7. Deadly abortion pill takes two more lives
8. Severe Urinary Infection Could Lead To Deadly Blood Clots
9. Hush…..A Deadly Killer on the Prowl in Rural Andhra Pradesh
10. New Vaccine To Combat The Deadly Marburg Virus
11. Smoking and Obesity- A Deadly Combination
Post Your Comments:
*Name:
*Comment:
*Email:


(Date:2/12/2016)... (PRWEB) , ... February 12, 2016 , ... Coco Libre, ... participation in Red Carpet Events LA GRAMMY’s Style Lounge Event. Coco Libre will offer ... to stay hydrated before the big event. The invitation-only gifting suite, held this year ...
(Date:2/12/2016)... (PRWEB) , ... February 12, 2016 , ... Every winter, ... , This winter the West Penn Burn Center, part of the Allegheny ... #1, to bring you the “Space Heaters Need Space” campaign. , ...
(Date:2/12/2016)... ... 2016 , ... Vail knee specialist Robert LaPrade, MD, PhD was ... The list consists of physicians establishing, leading and partnering with ambulatory surgery centers across ... Ambulatory Surgery Center, also known as an ASC, is a modern health care facility ...
(Date:2/12/2016)... FLA (PRWEB) , ... February 12, 2016 , ... Miami ... dental implants to their Miami dental office. Beginning in January, Miami Dental Specialists ... titanium. Miami Dental Specialists are the first office to be chosen by the dental ...
(Date:2/12/2016)... Pass, OR (PRWEB) , ... February 12, 2016 ... ... contains an article about foods choices that promote eye health. These articles generally ... vision health. Water and health advocate Sharon Kleyne endorses every one of these ...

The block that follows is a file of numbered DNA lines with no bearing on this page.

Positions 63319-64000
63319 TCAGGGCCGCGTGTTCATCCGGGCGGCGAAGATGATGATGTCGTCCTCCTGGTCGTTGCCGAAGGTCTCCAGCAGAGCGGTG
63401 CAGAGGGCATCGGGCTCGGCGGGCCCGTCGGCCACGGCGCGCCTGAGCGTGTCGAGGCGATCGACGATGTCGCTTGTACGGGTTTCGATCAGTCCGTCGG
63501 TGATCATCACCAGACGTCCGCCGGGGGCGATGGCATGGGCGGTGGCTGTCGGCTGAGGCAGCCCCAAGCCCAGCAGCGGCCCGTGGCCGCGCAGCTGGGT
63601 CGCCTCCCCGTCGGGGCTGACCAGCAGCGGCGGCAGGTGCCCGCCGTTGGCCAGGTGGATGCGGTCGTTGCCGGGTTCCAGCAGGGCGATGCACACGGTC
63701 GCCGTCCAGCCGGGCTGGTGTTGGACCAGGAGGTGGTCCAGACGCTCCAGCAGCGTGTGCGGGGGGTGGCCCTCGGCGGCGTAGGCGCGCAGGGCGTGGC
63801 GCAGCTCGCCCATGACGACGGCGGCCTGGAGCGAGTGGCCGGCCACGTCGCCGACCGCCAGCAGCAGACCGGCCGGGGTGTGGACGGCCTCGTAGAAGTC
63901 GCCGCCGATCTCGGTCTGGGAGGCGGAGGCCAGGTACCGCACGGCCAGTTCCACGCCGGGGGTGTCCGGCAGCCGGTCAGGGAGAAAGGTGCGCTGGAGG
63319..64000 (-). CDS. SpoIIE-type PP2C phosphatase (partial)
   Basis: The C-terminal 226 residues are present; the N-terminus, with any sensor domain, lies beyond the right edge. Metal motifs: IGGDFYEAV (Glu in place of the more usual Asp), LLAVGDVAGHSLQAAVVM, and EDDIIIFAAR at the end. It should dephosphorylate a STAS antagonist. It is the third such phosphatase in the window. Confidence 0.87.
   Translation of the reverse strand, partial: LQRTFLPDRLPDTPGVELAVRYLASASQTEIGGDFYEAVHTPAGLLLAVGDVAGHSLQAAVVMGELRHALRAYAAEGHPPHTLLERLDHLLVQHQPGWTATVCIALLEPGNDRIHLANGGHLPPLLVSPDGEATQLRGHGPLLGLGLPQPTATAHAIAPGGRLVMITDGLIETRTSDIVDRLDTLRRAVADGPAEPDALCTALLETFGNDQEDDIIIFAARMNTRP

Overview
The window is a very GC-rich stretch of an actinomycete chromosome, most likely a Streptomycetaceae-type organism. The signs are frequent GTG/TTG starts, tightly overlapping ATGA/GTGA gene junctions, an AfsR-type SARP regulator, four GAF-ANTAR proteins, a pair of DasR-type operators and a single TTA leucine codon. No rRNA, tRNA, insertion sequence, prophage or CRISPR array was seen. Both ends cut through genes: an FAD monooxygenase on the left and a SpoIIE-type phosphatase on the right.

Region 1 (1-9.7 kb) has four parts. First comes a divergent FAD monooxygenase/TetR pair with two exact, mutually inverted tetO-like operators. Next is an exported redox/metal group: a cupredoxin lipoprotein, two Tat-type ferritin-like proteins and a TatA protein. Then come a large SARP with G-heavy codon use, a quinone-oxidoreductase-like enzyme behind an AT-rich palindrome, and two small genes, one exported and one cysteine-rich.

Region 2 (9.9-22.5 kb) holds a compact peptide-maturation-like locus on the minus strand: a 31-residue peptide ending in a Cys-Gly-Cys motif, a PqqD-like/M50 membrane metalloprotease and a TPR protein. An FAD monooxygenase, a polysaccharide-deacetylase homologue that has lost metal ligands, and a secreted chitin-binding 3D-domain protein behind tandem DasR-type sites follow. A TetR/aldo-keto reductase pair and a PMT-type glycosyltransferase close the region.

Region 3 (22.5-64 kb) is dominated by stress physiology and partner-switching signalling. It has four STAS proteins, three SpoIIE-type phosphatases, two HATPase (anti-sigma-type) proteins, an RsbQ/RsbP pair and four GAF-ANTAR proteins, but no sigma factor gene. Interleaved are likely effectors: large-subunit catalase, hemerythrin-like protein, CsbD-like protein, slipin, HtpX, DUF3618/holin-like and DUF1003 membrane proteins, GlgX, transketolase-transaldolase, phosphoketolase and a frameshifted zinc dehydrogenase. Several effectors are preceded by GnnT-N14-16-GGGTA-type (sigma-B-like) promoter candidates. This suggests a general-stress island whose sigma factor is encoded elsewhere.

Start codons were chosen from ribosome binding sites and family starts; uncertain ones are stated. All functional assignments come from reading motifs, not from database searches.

Breaking Medicine News(10 mins):
(Date:2/12/2016)... 12, 2016   HeartWare International, Inc . (NASDAQ: ... webcast to discuss its financial results for the three ... February 25, 2016 at 8:00 a.m. ET.  The company ... conference call and webcast.  On the conference call and ... from the fourth quarter and business outlook.   ...
(Date:2/12/2016)... ALISO VIEJO, Calif. , Feb. 12, 2016 /PRNewswire/ ... patient enrollment in a study to evaluate the safety ... specifically for the treatment of ruptured intracranial aneurysms.  Prof ... Bicetre University Hospital, in Paris, France ... the first patient. France ...
(Date:2/12/2016)... 2016  Aralez Pharmaceuticals Inc. (Nasdaq: ARLZ ) ... will ring the Nasdaq Closing Bell at the Nasdaq ... at 4:00 p.m. ET on Tuesday, February 16, ... Adrian Adams , will perform the honorary bell ... p.m. ET.  A live webcast will be available at: ...
Breaking Medicine Technology: